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"Aesop Fables" for Brass Quintet and Narrator
music by Jerzy Sapieyevski
score and performance by Annapolis Brass with Patrick Hayes narrator

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Narrator’s text adapted by Jerzy Sapieyevski:

1. THE WOLF AND THE KID
A kid had no sooner strayed a little way from his flock than he found the wolf at his heels. He ran as fast as he could but at last, seeing that he would be caught, he turned and reasoned with the wolf. “There is no denying that you will catch and eat me,” said the kid, “but since my life must be so short, why should it not be merry? Play me a tune before I die, I will dance, and it will whet your appetite.” The wolf saw no harm in the idea. He took his horn and played while the kid danced around him. The music was so loud and merry that the shepherds could not help but hear. They ran to see what could be the cause of such celebration, and chased the wolf away. As the wolf ran off, he turned and shouted to the kid: “It’s no more than I deserve. After all, I am a butcher by trade. I had no business becoming a musician just to please a kid!”

2. THE OLD HOUND
There was once a hound who had been faithful to his master all his life long, and served him well. He had run down many a quarry in his time, but at last he grew old and lost his strength and speed. One day, when they were hunting, a wild boar ran out of the forest and the master set his hound to the chase. The hound managed to catch the beast but his teeth were weak and he could not maintain his hold, so the boar escaped. The master was furious and was about to punish the hound but the hound stopped him: “I would serve you better than ever if it were in my power, but my body is too weak to obey my will. You should honor me for what I have been, rather than punish me for what I am!”

3. THE EAGLE AND HIS CAPTOR
A man once caught an eagle, clipped his wings, and turned him loose among the fowls in his barnyard. The bird became so sad and scrawny that after a while the man was delighted to sell him to a friend, who took him home and allowed his wings to grow. The eagle was so grateful that as soon as he could fly again, he caught a hare and brought it back to his benefactor. A fox, observing this, laughed scornfully. “You’re wasting your time!” he told the eagle. “You should have given the hare to the man who first caught you. If you make him your friend, with luck he won’t catch you and clip your wings a second time!”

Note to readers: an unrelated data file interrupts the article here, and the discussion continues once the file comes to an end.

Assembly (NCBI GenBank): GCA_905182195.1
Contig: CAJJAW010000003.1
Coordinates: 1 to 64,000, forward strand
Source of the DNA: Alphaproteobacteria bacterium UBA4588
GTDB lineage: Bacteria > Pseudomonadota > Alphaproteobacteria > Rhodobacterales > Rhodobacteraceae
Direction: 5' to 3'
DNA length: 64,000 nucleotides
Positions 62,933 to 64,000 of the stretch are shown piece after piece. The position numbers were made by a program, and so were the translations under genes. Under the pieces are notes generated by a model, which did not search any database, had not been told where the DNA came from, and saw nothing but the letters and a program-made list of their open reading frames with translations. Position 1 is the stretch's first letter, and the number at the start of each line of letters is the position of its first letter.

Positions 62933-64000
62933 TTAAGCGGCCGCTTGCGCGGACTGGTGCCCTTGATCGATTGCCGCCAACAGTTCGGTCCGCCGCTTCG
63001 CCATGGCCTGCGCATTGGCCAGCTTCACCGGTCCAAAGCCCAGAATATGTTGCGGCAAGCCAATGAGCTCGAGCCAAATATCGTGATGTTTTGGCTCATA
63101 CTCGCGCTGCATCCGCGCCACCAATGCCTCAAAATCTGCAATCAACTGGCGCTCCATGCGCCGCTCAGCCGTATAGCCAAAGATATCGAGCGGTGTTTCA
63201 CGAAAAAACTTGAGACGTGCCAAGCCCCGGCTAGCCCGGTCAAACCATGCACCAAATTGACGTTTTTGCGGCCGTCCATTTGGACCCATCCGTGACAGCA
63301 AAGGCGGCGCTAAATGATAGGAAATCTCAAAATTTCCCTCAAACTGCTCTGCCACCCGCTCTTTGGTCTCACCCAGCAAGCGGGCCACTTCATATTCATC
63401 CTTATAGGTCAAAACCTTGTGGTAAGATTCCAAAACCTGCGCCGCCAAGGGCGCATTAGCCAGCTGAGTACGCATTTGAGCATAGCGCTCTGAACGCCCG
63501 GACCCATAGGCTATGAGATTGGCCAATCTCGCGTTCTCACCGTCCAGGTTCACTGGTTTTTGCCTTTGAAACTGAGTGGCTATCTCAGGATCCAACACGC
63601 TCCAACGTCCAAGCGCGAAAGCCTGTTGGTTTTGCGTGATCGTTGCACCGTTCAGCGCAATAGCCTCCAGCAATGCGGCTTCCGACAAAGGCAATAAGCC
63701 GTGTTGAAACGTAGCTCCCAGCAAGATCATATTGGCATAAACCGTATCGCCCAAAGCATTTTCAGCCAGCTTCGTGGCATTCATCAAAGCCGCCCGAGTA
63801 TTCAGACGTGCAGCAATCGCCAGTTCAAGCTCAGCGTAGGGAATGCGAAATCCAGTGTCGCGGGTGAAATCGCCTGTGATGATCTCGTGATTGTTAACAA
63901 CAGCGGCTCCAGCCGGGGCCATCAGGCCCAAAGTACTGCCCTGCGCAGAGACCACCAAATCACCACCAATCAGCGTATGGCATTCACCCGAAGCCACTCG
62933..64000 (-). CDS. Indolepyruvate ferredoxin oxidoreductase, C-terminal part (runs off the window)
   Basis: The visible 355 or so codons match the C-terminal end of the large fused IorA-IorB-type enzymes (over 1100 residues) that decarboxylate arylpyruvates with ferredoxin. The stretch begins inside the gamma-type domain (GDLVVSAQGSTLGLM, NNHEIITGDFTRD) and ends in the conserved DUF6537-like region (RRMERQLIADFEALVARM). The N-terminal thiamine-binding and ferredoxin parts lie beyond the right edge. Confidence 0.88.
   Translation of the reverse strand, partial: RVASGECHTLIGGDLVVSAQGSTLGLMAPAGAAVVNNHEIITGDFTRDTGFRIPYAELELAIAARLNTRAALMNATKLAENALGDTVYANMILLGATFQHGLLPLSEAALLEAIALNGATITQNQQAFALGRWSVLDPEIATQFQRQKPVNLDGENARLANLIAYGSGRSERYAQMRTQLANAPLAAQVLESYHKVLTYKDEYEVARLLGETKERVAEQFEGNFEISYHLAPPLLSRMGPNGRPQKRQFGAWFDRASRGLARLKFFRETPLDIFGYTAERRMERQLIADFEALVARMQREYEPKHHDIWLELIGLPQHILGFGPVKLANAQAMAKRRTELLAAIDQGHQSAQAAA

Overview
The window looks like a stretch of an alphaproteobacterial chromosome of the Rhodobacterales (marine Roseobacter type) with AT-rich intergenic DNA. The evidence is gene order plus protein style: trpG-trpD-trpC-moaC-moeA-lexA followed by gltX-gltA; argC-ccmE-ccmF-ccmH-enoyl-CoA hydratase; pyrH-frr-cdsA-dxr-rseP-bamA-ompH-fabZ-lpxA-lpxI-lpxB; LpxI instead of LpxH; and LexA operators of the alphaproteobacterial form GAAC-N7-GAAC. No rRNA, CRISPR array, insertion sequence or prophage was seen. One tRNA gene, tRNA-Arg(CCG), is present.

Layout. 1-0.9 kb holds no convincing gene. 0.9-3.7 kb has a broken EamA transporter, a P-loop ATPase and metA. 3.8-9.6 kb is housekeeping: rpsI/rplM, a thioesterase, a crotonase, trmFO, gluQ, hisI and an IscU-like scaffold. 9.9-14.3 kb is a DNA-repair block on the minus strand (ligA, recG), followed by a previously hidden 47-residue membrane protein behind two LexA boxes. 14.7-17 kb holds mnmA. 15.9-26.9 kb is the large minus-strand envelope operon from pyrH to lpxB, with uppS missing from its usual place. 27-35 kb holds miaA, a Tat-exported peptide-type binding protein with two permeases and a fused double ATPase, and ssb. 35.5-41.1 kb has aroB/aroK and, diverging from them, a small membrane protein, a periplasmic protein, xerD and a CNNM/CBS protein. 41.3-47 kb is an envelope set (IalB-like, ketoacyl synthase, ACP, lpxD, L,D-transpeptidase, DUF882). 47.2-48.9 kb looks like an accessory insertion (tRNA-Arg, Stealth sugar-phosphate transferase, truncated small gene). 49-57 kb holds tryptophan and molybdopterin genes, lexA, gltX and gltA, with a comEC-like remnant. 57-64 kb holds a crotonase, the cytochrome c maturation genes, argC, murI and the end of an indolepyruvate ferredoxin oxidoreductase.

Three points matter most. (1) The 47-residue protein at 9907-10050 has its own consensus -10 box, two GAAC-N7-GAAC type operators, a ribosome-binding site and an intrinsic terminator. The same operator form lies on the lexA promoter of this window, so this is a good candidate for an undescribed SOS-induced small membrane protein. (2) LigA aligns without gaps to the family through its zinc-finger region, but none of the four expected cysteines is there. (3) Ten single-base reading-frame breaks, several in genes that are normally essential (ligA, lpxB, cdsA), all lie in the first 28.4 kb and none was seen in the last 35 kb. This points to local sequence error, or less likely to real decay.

4. THE MISER
A miser once sold all his possessions for gold, which he melted down into a single lump and buried secretly in the corner of a field. Unable to keep away from the spot, however, he went there every day to gloat over his treasure. These visits did not go unnoticed. At last, one of his servants followed him, and taking care to keep out of sight, discovered his secret. That very night the servant crept back, dug up the gold and ran away with it. When the miser saw that his hoard was gone he tore his hair and screamed with rage. A neighbor heard the commotion and came to see what the trouble could be: “Why, that’s easily solved” said the neighbor when he was told of the miser’s loss.” Just bury a stone in the same hole and taker a look at it each day. You’ll be no worse off than before for even when you had your gold. It was of no earthly use to you.”

5. THE TRUMPETER TAKEN PRISONER
A trumpeter marched boldly into battle at the head of all the troops, playing such warlike tunes that all who followed him were inspired with courage. He was soon captured by the enemy, however, and sentenced to death. “Why put me to death?” he argued as he begged for mercy. “I have killed no one. My only weapon is my trumpet, and you must admit it is a harmless one.” “For that reason you are more to blame than ever,” the judge replied. Instead of fighting yourself, you stir up your followers to do so.”

From the Program Notes:
The amazing Aesop fables are concise portraits of humanity and through symbolism, provide universal meaning. The power of these tales lies in the fact that no value judgment is made by the narrator who, while depicting human, often thoughtless behavior, accepts it as fate. As in music, each listener responds to the way he identifies with the allegory. Each fable delivers a moral concept or presents an ethical question.

Musical elements lurk in gifted oratorical arguments. Every speech has its tone, rhythm, tempo, crescendos and diminuendos - compositional elements leading the listener to its content and meaning. Some speeches are like concertos. Some others are less musical and on occasion, are tone deaf. An orator might not be aware of this phenomenon because his skill is subconscious and an intangible aspect of talent and instinct. In many areas of endeavor great performances of any kind reveal a certain innate musicianship...

Score and parts published by Theodore Presser Co.

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